The Botswana Examinations Council (BEC) has admitted to yet another gaffe that resulted in students sitting for an English examination earlier than scheduled.
The BEC spokesman, Charles Keikotlhae, told The Telegraph on Monday that preliminary investigations by the examinations body this week revealed that invigilators relied on a draft examination time table and consequently made students sit for the examination last week instead of Monday.
“We were alerted today (Monday) and we conducted a preliminary investigation. The examination period has since been extended to 26 November.┬á The English paper will be re- written on 24 November at 8 am,” Keikotlhae told the Telegraph.
This comes despite repeated assertions by Minister of Education, Pelonomi Venson-Moitoi that examinations will go on uninterrupted even as teachers do not participate in the invigilation. There are also fears that Teachers’ Unions are mobilizing members not to take part in the marking of examinations.
In one incident, students at Thamani Junior Secondary School in Tshesebe wrote the junior examination English paper 1 last Tuesday when it was supposed to have been written on Monday.
The Botswana Secondary School Teachers Union (BOSETU) on Monday blamed BEC.
Another English paper 3 for Thamani students written on Monday was in fact written last week.
At Tlhalogang Junior Secondary School near Francistown, students are reported to have emerged from classrooms in tears after being forced to sit for an examination they had not prepared for according to BOSETU’s Justin Hunyepa.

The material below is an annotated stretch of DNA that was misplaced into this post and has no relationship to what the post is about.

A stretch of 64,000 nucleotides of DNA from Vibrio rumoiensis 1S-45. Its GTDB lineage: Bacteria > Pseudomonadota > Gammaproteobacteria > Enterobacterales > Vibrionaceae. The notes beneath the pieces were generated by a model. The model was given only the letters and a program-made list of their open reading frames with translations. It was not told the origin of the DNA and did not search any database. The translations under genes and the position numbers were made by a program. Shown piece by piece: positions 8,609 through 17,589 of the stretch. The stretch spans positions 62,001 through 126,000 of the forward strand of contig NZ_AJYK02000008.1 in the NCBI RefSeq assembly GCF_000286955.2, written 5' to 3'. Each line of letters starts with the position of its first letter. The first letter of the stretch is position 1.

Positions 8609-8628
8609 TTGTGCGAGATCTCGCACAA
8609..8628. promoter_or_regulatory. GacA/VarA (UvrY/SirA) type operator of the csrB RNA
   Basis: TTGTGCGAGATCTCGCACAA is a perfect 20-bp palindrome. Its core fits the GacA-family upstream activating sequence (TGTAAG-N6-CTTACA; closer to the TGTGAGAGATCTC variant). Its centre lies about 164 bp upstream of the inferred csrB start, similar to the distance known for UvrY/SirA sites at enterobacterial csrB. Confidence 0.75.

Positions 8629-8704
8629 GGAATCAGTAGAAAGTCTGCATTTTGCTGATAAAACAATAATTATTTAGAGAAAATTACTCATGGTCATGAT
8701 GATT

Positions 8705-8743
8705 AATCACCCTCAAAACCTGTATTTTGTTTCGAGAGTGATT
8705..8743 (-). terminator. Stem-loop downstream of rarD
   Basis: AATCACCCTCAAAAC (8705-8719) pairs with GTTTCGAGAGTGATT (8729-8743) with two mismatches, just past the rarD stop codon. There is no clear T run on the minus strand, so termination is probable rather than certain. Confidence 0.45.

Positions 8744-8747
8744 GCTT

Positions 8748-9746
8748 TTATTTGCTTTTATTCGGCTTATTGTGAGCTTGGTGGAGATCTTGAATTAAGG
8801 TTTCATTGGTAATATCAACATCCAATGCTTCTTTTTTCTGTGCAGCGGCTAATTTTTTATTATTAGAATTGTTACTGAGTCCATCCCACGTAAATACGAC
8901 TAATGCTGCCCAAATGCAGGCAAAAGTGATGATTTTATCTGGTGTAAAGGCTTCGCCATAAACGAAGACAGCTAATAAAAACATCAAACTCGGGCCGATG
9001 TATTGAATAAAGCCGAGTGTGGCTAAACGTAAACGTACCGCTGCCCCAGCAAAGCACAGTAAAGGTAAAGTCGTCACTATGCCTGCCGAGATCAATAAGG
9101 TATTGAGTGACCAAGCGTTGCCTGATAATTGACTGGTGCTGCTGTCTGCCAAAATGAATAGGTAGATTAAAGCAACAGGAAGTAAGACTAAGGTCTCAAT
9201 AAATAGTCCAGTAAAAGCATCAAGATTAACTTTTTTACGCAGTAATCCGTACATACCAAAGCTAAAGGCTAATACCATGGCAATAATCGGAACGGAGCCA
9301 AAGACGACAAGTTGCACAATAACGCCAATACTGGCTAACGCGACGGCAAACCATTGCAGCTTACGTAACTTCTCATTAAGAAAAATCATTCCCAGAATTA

┬á“The students were using a provisional timetable and when they were seated waiting for paper 1, which is grammar as reflected in their timetable, they were instead given the more challenging paper 3, which is literature. The literature paper has 4 books, 2 novels and 2 plays. The students were forced to write the paper. They all came out crying helplessly, thanks to the inexperienced invigilators. The poor inexperienced invigilators failed to pick this. Even under normal circumstances, not all teachers are allowed to invigilate as those selected by the school are trusted with the examinations,” Hunyepa told The Telegraph.
He said the comedy of errors that has been unfolding since the beginning of both junior and senior school examinations demonstrates how badly professional teachers are needed to run the examinations.
“The position by BEC and Ministry of Education that anyone can invigilate and run examinations is a non starter,” he said.
In another incident according to BOSETU, a student at Lobatse Senior Secondary School missed six subjects because the inexperienced invigilators could not detect that the student was missing.
The student, whose identity is known to this publication, was hospitalized.